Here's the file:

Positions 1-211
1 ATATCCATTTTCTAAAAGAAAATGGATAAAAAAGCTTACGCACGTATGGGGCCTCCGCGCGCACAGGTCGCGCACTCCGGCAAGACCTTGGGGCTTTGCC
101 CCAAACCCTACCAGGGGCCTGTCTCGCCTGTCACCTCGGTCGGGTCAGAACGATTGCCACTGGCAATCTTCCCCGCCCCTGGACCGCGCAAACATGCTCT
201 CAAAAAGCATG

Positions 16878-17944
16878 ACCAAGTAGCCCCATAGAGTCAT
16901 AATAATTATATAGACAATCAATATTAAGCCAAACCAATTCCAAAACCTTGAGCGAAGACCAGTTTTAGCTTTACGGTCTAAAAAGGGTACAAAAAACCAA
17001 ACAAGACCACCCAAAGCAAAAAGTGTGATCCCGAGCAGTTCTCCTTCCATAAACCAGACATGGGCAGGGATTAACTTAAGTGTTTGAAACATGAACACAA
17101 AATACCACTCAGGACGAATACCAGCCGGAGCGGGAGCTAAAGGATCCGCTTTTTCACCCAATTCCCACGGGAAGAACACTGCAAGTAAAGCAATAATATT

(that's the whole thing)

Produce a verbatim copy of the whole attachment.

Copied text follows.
Positions 1-211
1 ATATCCATTTTCTAAAAGAAAATGGATAAAAAAGCTTACGCACGTATGGGGCCTCCGCGCGCACAGGTCGCGCACTCCGGCAAGACCTTGGGGCTTTGCC
101 CCAAACCCTACCAGGGGCCTGTCTCGCCTGTCACCTCGGTCGGGTCAGAACGATTGCCACTGGCAATCTTCCCCGCCCCTGGACCGCGCAAACATGCTCT
201 CAAAAAGCATG

Positions 16878-17944
16878 ACCAAGTAGCCCCATAGAGTCAT
16901 AATAATTATATAGACAATCAATATTAAGCCAAACCAATTCCAAAACCTTGAGCGAAGACCAGTTTTAGCTTTACGGTCTAAAAAGGGTACAAAAAACCAA
17001 ACAAGACCACCCAAAGCAAAAAGTGTGATCCCGAGCAGTTCTCCTTCCATAAACCAGACATGGGCAGGGATTAACTTAAGTGTTTGAAACATGAACACAA
17101 AATACCACTCAGGACGAATACCAGCCGGAGCGGGAGCTAAAGGATCCGCTTTTTCACCCAATTCCCACGGGAAGAACACTGCAAGTAAAGCAATAATATT